So, the game is unfair. We the People are supposed to be able to participate in public decision-making. That’s the heart of democracy. But math is increasingly becoming a kind of secret key to power that, if the Chief Justice is right, We the People mostly don’t have. As soon as there’s math involved, we can’t even participate in debates about the very consequential choices that are being made. In which case, nobody who wants to use the power of math (for good or ill!) needs to be accountable to us.

I mean, this was true before the explosion of data-science driven business and governmental practices Cathy writes about, or the computer-assisted 2010-11 legislative redistricting.[3] But now it is more intensely true than ever.

What this leaves me with is that doing our jobs well as math educators is completely urgent for democracy. Every kid we leave traumatized and alienated from formulas and data analysis is a citizen that doesn’t have a voice.

Don’t let anybody tell you it doesn’t matter.

Notes:

[1] For example: This author at ThinkProgress thinks Roberts has a lot of nerve claiming to be concerned with the perception that the court is partisan when he has so consistently voted along partisan lines in landmark cases. This author at WaPo thinks it’s not legitimate for the Court to be considering its public perception in the first place. I am personally inclined to believe that Roberts is earnestly concerned about the court’s reputation and that his question was earnest (mostly because of his surprising and apparently similarly-motivated vote in NFIB v Sebelius), although I do think that the fact that he doesn’t appear to be equally concerned with the perception of partisanship if the court does not “allow the claim to proceed” reflects a rather striking partisan limitation in his image of the “intelligent man on the street.” I know plenty of intelligent men, and women, who would be inclined to conclude that he himself is a partisan hack on the basis of the above quotation alone.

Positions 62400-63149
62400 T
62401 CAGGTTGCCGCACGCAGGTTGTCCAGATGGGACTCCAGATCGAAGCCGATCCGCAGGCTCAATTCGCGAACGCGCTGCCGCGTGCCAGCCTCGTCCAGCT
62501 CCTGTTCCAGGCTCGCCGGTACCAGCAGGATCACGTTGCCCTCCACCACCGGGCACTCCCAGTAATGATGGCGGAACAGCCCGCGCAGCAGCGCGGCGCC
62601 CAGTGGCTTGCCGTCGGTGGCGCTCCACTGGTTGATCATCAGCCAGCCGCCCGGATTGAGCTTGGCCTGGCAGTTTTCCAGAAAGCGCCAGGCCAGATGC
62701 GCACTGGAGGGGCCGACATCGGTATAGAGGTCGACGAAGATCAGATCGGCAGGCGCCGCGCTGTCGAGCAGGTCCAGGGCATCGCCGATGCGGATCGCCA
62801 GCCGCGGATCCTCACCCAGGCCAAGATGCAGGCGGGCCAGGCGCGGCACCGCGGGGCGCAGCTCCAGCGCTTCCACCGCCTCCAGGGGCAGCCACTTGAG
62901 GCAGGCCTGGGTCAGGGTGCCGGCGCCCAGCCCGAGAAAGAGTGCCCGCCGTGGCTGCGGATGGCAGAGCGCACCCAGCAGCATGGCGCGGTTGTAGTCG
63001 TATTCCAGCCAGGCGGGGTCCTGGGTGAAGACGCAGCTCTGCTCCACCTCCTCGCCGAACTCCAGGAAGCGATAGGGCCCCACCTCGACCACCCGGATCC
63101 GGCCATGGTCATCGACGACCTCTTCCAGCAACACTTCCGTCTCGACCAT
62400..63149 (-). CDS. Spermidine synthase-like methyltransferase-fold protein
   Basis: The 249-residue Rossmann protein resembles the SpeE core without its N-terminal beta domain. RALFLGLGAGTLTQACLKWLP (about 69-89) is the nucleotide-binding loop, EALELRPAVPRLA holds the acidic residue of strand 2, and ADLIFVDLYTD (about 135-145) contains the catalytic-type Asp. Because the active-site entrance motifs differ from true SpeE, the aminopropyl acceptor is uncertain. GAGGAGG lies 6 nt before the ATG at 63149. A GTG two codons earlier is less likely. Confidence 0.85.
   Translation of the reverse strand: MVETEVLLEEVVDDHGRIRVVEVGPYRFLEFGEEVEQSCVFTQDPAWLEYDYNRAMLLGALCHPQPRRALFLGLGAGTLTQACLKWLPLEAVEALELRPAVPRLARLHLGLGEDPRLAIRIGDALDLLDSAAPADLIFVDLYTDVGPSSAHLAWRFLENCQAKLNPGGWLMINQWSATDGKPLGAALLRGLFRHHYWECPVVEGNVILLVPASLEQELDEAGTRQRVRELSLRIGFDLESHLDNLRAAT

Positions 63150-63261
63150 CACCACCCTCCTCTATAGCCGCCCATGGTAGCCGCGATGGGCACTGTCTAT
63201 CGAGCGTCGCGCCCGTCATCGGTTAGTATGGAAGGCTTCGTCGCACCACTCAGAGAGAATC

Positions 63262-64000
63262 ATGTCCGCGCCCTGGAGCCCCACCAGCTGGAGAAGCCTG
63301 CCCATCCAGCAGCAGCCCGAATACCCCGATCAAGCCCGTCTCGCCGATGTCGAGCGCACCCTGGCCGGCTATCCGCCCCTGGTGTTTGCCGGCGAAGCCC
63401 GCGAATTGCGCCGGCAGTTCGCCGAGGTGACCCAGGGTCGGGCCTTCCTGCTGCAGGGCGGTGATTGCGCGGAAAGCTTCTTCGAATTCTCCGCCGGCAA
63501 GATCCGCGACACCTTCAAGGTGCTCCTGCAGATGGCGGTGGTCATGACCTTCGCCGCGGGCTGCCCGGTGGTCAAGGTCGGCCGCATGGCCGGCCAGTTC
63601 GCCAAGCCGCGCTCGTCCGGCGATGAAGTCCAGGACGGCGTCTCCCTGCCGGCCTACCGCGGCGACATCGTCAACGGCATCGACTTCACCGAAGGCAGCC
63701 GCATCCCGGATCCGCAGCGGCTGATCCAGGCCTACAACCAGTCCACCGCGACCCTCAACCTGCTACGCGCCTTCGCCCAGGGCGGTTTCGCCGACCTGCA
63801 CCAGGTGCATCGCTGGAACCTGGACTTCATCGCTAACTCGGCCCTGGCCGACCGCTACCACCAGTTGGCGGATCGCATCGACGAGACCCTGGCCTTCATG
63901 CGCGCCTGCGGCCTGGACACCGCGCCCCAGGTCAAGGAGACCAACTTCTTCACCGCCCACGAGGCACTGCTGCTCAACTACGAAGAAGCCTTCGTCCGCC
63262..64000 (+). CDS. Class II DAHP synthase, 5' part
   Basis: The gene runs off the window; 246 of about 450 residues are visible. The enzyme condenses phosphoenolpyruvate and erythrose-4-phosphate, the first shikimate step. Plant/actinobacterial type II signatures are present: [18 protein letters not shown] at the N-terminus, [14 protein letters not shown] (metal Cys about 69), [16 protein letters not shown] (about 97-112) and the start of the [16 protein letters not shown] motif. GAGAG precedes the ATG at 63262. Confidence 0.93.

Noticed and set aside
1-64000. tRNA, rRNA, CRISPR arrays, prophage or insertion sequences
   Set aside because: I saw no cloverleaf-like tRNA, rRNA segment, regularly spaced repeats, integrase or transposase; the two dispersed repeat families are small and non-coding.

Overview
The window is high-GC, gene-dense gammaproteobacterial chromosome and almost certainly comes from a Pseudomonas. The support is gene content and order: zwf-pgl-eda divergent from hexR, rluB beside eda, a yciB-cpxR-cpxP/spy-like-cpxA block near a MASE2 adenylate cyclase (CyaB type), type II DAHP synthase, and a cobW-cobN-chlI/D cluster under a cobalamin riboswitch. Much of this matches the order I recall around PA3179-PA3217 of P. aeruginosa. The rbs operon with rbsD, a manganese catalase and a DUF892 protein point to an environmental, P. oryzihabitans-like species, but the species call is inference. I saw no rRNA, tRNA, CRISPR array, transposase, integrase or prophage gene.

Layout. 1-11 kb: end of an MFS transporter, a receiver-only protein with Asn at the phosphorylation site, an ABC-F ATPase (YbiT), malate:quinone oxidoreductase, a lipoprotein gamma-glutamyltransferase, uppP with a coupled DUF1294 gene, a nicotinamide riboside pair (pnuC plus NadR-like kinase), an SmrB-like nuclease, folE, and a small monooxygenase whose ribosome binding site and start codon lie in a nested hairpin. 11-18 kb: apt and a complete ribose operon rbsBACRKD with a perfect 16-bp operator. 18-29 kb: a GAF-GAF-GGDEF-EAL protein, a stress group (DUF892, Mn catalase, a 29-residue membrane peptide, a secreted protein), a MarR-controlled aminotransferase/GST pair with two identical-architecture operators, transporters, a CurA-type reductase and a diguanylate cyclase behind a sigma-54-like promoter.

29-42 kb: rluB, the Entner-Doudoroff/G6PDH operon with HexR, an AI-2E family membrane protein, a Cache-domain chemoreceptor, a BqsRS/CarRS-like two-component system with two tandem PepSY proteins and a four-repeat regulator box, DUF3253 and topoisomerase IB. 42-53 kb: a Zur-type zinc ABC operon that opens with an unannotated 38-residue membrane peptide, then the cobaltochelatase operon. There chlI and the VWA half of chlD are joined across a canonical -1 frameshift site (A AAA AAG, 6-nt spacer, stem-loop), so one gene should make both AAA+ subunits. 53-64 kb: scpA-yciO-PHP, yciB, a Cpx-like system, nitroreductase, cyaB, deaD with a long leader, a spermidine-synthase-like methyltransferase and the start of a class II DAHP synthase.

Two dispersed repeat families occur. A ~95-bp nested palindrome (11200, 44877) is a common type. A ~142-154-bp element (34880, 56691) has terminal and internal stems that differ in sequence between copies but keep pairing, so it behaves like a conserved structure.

[2] Shout out to Cathy O’Neil.

[3] This seems like a good moment to acknowledge the deep debt of my thinking here to Bob Moses, who has been on this tip for a long time. Also, there is some relationship to the work of math educators in the Freirean tradition such as Marilyn Frankenstein and Rico Gutstein, though I can’t take the time now to figure out exactly what it is.

My Favorite Nerds on Television

Speaking as somebody who has been a nerd since long before that was a thing, these last 30 years have really been a trip as far as the way the word “nerd” has changed in the public sphere. I was a kid in the ’80s. Back then, nerds in pop culture meant short goofy men, usually named Louis, who couldn’t get it together under any circumstances. Now we have Zac Efron, Chris Hemsworth, Mila Kunis, Karlie Kloss, Michael Fassbender, and Selena Gomez all identifying as nerds on the record.

This is a real shift. It’s a juicy sociological question why and how. I don’t think anybody doubts that the ascendancy of Silicon Valley, e.g. the kingmaking of Mark Zuckerberg, had something to do with it. I’m inclined to believe that the internet had a more democratic role to play as well: the birth of virality allowed us, the people, at least briefly, to start declaring what was awesome without corporate mediation. Suddenly everybody’s private nerdiness had a mechanism to go public, and when it did, we crowned things that the arbiters of the pre-Youtube media landscape would have dismissed instantly, if they had even noticed them. Remember Chewbacca Mom? How about Chocolate Rain? Nerdiness has been validated by visible numerical strength. Well, anyway, I’m not trying to do sociology here, I’m just speculating. But something has really changed.

But it also hasn’t. But it has, but it hasn’t, but it has, but it hasn’t. The highest-rated non-sports TV show of the 2016-2017 season was The Big Bang Theory, which this fall will enter its 11th season. (I’m not presuming Nielsen ratings are still definitive of anything, but clearly it’s at least a big deal.) I feel like I’m supposed to like this show, but it’s always rubbed me wrong. It’s 2017 and “nerd” still means overgrown child? Female nerdiness is still essentially secondary and nonwhite nerdiness essentially tokenistic? Brainy people can’t aspire to social maturity and socially mature people can’t aspire to braininess? Maybe I’m being unfair to the show but that’s how it makes me feel.